I was also surprised to learn that only 20-30% of breast cancer happens in women with risk factors, and unfortunately, most research is not aimed at determining what’s causing the cancer. While many people think a cure is the answer, the reality is that pharmaceutical companies are looking for a treatment, not a cure, that will be marketable and profitable. The movie was a great reminder that we have to look at who is controlling the science, and in this instance, that would be pharmaceutical companies. AstraZeneca, as an example, makes a drug called Tamoxifen, which is an anti-estrogenic treatment for breast cancer…and yet they also own Syngenta, a pesticide company that makes Atrazine, which is a substance found to be estrogenic that’s banned in Europe because it’s endocrine-disrupting.

Pink Ribbons Inc. Movie Review |

The film suggests that we’ve thought about cancer as a foreign invader, which has distracted us from questioning what’s fostered it in our bodies. Personal products, for instance, have been linked to cancer and health problems (things like lipstick with lead – yes, this is still a thing). Did you know that there are no federal laws requiring safety tests for personal products? This is not to say that companies aren’t conducting them, but Revlon, Avon, Estee Lauder, etc aren’t making these tests public and are continuing to use chemicals linked to cancer in their personal products. The film had a really interesting take on this, stating that the solution is not to tell people to buy organic, or go vegetarian, but rather, the solution is to get the toxic things off the table as options. I’m not sure where I stand on that, but that’s a debate for another day.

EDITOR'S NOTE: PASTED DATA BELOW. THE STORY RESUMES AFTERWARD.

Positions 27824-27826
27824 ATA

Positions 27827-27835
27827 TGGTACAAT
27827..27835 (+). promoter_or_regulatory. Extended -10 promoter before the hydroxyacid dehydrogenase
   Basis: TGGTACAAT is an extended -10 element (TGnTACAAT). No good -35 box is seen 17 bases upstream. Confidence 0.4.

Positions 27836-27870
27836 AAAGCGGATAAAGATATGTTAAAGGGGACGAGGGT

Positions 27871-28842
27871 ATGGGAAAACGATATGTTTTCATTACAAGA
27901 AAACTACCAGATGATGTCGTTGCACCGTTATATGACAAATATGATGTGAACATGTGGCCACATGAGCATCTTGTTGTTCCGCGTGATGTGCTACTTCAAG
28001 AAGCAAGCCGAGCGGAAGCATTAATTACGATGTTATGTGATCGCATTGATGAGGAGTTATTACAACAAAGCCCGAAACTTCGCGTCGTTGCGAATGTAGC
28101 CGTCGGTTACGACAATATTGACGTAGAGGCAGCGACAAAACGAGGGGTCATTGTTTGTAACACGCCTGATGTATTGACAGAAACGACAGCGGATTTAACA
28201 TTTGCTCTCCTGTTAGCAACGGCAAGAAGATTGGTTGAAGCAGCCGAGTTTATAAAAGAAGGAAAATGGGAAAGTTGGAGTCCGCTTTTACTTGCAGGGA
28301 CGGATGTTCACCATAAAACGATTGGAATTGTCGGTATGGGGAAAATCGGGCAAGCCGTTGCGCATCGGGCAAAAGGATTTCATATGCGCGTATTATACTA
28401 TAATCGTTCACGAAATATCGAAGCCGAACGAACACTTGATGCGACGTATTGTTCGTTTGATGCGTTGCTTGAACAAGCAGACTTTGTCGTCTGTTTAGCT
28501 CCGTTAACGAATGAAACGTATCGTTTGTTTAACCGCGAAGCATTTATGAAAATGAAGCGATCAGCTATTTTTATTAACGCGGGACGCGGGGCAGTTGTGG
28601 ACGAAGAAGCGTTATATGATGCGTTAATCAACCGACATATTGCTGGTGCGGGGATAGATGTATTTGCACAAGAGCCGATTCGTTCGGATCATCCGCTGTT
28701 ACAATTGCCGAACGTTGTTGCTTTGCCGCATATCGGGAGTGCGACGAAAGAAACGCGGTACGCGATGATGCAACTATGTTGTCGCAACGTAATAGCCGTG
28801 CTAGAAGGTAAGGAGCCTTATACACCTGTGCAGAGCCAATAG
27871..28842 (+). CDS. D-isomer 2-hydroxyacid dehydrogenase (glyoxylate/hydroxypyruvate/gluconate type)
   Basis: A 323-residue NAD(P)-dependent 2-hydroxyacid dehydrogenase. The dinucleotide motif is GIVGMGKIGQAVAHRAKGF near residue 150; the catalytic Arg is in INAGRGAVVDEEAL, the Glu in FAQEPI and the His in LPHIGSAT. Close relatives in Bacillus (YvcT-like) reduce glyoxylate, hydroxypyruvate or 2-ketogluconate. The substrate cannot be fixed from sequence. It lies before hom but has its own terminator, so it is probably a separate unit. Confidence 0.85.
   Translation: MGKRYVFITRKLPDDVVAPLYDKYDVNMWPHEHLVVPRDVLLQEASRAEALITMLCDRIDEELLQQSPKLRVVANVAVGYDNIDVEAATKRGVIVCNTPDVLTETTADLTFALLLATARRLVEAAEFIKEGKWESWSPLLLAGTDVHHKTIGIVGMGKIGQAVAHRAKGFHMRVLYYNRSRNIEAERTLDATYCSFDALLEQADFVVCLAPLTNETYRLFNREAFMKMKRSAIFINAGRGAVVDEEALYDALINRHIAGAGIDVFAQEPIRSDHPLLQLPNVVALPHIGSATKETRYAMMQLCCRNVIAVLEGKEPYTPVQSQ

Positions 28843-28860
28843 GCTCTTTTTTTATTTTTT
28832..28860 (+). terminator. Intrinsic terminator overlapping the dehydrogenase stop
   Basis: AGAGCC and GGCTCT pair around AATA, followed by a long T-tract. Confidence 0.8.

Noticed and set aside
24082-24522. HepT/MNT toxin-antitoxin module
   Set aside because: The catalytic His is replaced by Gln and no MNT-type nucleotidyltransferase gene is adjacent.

As you can tell from my lengthy post, this is a complicated topic with a lot of points to consider, and Pink Ribbons, Inc. does an excellent job of asking important questions. Some of the film was very disheartening and it reminded me of how I feel when I learn about our food system, especially as it relates to animal cruelty. It can be so overwhelming, but we have to absorb the information, take a moment, and then ultimately push forward and do better. There is power in activism (big and small), and the film does end on a positive note, stating my favorite line of the film: